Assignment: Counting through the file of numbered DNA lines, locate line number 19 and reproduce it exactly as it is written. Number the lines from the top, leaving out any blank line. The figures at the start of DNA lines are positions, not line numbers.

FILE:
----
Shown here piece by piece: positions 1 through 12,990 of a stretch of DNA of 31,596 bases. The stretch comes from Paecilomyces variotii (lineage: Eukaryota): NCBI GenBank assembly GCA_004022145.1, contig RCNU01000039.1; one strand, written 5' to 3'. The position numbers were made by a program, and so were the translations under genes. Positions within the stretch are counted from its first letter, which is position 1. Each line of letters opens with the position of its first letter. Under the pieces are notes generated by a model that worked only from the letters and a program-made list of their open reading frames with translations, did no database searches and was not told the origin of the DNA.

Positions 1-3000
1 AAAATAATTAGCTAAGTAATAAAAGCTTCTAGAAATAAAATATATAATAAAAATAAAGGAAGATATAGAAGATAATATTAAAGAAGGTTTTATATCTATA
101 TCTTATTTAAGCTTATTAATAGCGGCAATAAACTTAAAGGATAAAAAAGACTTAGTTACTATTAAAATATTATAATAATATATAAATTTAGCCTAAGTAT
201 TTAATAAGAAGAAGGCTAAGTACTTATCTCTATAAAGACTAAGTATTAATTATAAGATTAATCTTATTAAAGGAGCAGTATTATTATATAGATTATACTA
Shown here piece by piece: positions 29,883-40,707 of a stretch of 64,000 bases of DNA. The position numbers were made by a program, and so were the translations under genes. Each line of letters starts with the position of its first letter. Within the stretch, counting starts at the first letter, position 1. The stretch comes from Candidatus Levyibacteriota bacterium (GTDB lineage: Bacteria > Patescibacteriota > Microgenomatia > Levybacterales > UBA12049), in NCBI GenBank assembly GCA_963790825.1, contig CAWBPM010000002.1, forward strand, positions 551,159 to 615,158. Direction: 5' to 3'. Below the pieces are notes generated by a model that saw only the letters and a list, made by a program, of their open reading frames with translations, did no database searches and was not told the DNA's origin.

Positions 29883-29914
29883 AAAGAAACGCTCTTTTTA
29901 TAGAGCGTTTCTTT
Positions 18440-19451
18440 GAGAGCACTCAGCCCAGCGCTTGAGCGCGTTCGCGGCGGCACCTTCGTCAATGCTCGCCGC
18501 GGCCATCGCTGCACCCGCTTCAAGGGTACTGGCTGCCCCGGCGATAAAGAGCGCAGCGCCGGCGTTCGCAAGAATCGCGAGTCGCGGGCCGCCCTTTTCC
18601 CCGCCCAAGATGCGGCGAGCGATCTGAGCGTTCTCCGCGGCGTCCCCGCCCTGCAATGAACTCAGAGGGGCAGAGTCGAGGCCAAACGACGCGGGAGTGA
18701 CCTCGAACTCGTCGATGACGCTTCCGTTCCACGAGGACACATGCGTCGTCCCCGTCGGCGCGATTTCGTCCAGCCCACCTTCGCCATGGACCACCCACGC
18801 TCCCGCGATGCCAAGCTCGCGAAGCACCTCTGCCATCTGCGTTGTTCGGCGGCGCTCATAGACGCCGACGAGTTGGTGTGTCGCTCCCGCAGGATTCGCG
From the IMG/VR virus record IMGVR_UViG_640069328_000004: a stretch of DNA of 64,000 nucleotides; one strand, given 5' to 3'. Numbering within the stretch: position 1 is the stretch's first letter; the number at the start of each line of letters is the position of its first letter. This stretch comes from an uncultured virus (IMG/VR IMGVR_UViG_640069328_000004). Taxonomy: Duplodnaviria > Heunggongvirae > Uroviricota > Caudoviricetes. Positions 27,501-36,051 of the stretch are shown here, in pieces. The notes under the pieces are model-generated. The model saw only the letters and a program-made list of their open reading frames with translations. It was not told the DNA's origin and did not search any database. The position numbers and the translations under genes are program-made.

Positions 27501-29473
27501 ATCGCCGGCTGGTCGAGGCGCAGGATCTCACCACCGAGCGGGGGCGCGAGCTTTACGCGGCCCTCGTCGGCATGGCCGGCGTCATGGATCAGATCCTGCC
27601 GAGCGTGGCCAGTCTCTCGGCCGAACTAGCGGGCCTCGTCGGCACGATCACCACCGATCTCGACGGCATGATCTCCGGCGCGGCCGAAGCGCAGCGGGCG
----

27601 GAGCGTGGCCAGTCTCTCGGCCGAACTAGCGGGCCTCGTCGGCACGATCACCACCGATCTCGACGGCATGATCTCCGGCGCGGCCGAAGCGCAGCGGGCG